Faith | Wisdom | Service
April 3, 2018
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Huntingdon Dedicates New Soccer/Softball Complex
Montgomery, Ala.—Although soccer and softball have been part of Huntingdon College’s athletic teams for nearly 30 years, the teams have not enjoyed separate spaces on campus. Now, with the dedication of the W. James Samford Jr. Soccer and Softball Complex, each sport has its own field for practice and play, as well as new lockers, restrooms, and an indoor press box. The fields, made possible by a gift from the W. James Samford Jr. Foundation, were dedicated March 24.
Huntingdon trustee Lucinda Cannon, sister to W. James (Jimmy) Samford Jr., her cousin, Preston Barnett, and her son, Race Cannon, were instrumental in making the gift to the College that served as a catalyst for the refurbishment of the shared fields. Construction began during the 2016–2017 academic year and continued well into the 2017–2018 academic year.
“The life-blood of any college is its students,” said Huntingdon President J. Cameron West. “Our participation in NCAA Division III athletics has provided a tremendous infusion of students into our college community—students who would not have come here without the opportunity to continue playing the sports they played in middle- and high school. Our athletic events unify our campus community, provide a portal for the Cloverdale and River Region communities to support Huntingdon, and create connections and memories that our student-athletes will carry with them forever. We are so grateful for this gift, which has made it possible to provide dedicated fields and facilities for the men and women who play soccer and for the women who play softball.”
Jimmy Samford, raised in Opelika and educated at Auburn University, was commissioned as a 2nd Lieutenant in the U.S. Air Force and served three years, then returned to higher education, completing his law degree at the University of Alabama. From 1980 until his death in 2003, Samford lived just a few blocks away from the Huntingdon campus, continuing a legacy of relationship between the Samford family and the College that dates back to the College’s founding in Tuskegee. Two ancestors were instrumental in steering the College through times of growth and expansion, including Samford’s great-great grandfather, William Flewellen Samford, who raised funds to expand the residence halls at Tuskegee Female College (Huntingdon’s earliest identity) in 1856. Both of Samford’s and Cannon’s grandmothers attended Tuskegee Female College. Cannon has also continued the family’s close connection to the College as a long-standing member of the Huntingdon Board of Trustees.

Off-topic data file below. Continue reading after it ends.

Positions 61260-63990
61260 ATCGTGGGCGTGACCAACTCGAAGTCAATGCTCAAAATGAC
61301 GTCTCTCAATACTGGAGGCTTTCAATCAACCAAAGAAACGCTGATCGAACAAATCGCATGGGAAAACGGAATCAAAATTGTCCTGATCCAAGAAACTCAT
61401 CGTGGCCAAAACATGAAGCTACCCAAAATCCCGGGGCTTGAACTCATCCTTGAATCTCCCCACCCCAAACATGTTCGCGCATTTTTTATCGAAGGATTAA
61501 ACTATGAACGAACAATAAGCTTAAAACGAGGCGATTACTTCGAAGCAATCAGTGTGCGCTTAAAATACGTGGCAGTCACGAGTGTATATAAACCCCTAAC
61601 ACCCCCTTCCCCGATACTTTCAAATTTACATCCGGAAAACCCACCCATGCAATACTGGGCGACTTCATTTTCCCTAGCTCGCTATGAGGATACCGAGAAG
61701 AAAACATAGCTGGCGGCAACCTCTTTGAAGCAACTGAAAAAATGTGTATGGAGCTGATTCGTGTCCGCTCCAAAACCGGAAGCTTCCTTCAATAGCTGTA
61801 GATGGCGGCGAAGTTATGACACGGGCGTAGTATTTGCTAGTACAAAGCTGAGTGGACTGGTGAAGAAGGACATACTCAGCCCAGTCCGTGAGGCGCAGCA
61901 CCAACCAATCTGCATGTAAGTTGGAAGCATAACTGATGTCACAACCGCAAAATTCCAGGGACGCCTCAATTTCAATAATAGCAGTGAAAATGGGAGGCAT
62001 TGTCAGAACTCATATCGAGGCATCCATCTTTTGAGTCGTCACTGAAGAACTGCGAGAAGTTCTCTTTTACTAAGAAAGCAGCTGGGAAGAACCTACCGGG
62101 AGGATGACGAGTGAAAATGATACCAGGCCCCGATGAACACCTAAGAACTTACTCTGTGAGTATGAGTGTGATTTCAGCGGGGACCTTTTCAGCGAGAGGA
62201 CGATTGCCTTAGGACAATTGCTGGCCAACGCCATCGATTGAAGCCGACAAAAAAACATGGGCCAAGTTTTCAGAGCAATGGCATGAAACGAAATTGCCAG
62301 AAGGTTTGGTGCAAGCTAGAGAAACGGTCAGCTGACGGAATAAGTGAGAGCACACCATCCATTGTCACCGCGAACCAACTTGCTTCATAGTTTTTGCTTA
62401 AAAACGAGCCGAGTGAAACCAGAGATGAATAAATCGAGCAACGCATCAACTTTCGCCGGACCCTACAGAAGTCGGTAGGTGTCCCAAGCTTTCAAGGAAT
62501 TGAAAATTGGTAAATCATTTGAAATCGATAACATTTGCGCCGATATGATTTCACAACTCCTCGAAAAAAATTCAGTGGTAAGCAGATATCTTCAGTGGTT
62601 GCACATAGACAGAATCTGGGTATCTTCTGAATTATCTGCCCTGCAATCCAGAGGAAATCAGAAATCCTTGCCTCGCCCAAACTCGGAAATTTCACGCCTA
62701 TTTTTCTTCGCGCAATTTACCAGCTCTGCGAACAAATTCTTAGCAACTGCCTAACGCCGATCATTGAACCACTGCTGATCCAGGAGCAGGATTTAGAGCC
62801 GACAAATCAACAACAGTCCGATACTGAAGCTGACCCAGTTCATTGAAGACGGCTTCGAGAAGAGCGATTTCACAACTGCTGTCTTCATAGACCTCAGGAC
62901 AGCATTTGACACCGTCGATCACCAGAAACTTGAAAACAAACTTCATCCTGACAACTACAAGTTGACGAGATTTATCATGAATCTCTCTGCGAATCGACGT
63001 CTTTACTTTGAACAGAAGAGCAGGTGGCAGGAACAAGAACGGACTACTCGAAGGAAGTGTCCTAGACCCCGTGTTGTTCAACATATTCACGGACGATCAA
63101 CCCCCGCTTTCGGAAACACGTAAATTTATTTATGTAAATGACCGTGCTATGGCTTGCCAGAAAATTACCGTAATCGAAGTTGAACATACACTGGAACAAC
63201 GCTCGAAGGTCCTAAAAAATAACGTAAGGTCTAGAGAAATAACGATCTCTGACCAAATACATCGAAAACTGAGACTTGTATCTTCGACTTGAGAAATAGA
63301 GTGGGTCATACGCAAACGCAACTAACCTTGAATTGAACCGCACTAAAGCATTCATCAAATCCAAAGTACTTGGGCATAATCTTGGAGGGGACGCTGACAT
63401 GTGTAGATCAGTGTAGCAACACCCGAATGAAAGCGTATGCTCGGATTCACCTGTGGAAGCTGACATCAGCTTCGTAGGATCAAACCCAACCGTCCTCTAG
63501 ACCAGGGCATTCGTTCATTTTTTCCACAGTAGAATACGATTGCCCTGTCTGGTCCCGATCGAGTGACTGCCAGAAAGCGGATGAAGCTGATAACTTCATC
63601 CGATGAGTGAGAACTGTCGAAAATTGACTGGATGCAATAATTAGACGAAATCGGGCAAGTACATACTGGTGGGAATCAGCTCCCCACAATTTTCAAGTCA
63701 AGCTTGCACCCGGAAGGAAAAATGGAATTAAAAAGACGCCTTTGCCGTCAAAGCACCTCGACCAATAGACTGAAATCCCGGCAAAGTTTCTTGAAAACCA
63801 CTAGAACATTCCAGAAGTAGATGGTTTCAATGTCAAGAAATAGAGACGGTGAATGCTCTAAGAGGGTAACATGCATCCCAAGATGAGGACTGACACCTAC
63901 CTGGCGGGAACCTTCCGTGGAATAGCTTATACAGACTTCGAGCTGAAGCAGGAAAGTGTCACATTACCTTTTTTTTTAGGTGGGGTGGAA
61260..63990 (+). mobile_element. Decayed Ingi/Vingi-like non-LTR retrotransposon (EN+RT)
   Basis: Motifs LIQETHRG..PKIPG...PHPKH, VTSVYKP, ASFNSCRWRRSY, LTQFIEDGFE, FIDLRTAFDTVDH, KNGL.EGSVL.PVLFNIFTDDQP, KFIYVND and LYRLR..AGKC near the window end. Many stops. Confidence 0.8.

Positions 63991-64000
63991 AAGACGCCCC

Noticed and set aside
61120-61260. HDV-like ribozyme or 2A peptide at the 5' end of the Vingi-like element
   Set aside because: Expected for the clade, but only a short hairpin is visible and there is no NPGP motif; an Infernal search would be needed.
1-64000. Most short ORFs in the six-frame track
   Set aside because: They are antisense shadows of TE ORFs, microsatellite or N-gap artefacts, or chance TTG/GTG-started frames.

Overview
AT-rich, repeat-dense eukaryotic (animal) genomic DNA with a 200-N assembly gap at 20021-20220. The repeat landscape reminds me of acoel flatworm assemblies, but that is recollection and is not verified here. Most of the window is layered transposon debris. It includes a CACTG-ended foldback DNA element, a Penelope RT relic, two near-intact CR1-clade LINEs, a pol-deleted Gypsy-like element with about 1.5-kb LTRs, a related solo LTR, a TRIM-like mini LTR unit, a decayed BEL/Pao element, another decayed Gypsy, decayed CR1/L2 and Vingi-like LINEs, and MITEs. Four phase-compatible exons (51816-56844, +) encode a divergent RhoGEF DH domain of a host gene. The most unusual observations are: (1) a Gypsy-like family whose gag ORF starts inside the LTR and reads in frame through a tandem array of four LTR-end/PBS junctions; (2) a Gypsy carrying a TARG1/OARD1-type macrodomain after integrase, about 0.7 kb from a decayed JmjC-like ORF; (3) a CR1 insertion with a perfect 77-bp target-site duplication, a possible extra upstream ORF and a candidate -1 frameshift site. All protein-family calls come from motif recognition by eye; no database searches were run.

“Multiple major gifts over the years by the W. James Samford, Jr. Foundation have propelled Huntingdon athletics into the NCAA era with great momentum, including the construction of our football and lacrosse stadium on the Cloverdale campus, which bears Jimmy Samford’s name,” said West. Huntingdon’s School of Business and Professional Studies is also named in Samford’s memory.
Following the field dedication, the Lady Hawks softball team shut out Brevard College for a pair of wins. They head to the USA South Conference Tournament April 7.
Huntingdon College, grounded in the Judeo-Christian tradition of the United Methodist Church, is committed to nurturing growth in faith, wisdom, and service and to graduating individuals prepared to succeed in a rapidly changing world. Founded in 1854, Huntingdon is a coeducational liberal arts college recognized as a top 10 best buy among regional colleges and in the top tier of regional colleges by U.S. News and World Report; among the top tier of regional colleges by the Princeton Review; among “Colleges that Contribute to the Public Good,” by Washington Monthly; and on the President’s Higher Education Community Service Honor Roll. The Huntingdon campus, a Tree Campus USA, is listed on the National Register of Historic Places.
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